The first third of 2019 was marked by the inconveniences caused by the shortage and supply of gasoline in our country, and with this, it was inevitable to think about the mobility alternatives that exist within Mexico City. If you are one of the few people who has a private car, you may have been affected by the closure of fuel lines. Either in endless lines that seemed to be kilometers long 24 hours a day, or because of the traffic caused by these vehicular centipedes. In the midst of the chaos that managed to dissipate, it probably crossed your mind, what would happen if we reached a total shortage of gasoline?
Despite the insufferable traffic in which we can lose up to more than two hours in a single trip, only about 20 percent of the population of Mexico City has a private car, according to INEGI data collected last year. 80 percent of people travel by public transport, collective, bicycle, walking and other more sustainable alternatives. However, even though driving in this city means being in the midst of total road chaos, the number of cars is increasing every year.
Cities are complex beings that function as a living organism where avenues and streets form circulation and connection networks like the arteries and veins of the metropolis, so with each congestion the city begins to collapse little by little. According to INEGI data published in 2016 on the occasion of World Car Free Day, more than 5 million cars had been registered in Mexico City until then. In one of the most populous cities in the world with almost 22 million inhabitants, what would happen if each of them owned a car? Manuel Suárez Lastra, a member of the National System of Researchers, points out that if the number of cars continues to increase, how many more second floors would we need for the city to stay alive?
If we give up the car and decide to join the 80 percent of the population that uses public transport, could the city mobilize 100 percent of the population through its transport network? In cities like London, where measures have been implemented to eradicate car use, and Luxembourg, where public transport is completely free, inhabitants of all social strata use it. They do not do it because they have no other option but because these large cities have focused on optimizing their infrastructure to promote and reestablish the city as a great public space. Cities not only need to offer a transport network, but they must ensure that these mobility alternatives are adequate, efficient and, above all, worthy.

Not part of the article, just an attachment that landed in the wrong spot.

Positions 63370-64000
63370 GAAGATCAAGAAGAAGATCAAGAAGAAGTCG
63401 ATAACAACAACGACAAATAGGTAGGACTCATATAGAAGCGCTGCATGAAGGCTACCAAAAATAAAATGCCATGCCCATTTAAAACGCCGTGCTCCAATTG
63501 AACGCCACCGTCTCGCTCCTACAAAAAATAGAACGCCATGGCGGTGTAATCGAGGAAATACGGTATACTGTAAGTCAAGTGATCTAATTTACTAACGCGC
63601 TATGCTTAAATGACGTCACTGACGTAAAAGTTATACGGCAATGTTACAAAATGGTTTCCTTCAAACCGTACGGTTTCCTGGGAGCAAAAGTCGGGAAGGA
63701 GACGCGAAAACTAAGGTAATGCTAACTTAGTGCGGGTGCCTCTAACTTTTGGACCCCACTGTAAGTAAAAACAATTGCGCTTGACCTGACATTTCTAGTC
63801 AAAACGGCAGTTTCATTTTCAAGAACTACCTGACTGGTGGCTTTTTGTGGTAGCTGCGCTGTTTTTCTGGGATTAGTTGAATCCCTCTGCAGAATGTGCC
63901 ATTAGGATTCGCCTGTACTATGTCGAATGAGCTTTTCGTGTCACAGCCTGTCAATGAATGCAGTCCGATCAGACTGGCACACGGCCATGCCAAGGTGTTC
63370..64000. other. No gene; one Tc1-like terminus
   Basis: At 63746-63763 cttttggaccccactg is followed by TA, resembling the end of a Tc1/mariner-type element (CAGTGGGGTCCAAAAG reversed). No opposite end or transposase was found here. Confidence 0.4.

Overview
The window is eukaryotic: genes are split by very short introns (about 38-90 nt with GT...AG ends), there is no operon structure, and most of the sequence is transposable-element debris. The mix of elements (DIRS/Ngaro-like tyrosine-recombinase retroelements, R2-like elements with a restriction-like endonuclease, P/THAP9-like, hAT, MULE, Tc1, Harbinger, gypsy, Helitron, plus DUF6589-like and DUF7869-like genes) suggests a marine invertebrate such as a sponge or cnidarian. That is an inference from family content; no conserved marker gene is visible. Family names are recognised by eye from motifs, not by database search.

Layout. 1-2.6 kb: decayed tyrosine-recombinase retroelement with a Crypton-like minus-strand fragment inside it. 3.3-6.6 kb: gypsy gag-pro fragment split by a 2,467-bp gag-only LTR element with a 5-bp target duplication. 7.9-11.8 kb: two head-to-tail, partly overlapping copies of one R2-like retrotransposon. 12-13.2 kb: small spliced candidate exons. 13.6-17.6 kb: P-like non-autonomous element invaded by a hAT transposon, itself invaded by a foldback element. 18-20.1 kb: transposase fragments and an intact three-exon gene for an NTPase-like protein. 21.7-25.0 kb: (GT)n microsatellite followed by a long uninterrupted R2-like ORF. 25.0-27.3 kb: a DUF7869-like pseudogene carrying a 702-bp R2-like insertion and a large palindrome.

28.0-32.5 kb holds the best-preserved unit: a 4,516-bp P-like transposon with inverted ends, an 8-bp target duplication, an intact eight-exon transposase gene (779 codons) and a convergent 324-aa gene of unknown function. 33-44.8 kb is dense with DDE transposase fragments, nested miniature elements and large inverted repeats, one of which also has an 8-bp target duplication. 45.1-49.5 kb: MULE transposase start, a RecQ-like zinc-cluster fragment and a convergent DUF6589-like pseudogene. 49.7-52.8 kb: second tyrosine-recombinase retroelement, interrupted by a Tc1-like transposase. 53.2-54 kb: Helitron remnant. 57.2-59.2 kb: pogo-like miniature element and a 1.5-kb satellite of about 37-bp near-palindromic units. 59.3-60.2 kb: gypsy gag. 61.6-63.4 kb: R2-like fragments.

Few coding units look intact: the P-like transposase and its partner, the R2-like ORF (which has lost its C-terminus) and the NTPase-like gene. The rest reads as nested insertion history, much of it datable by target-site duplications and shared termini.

For example, in Mexico City bicycle lanes began to be incorporated on avenues such as Revolución and Patriotismo and in areas such as Roma, Condesa and Polanco. These mobility alternatives should be applied throughout the city and not only in certain areas where the inhabitants belong to a medium and high social stratum, in the end we all live in the city. The fact of only marking a lane destined for bicycles on the street does not guarantee that they will be used in this way. Although we do see that cyclists use these lanes, cars also invade them to pull over, stop and even park. The city could offer us all the options to move around within it, but we are the ones who give it life, so its functionality also depends on the good use we give it. If we have different possibilities of mobility, but these do not work in an optimal way, then people will continue to choose and yearn to have a car.
Modern cities were designed for cars and the inhabitants took a backseat. The streets are built for the circulation of vehicles and not for the population to live in. If we really aspire to other mobility alternatives within Mexico City, it must be rethought and redesigned to be a more humane city.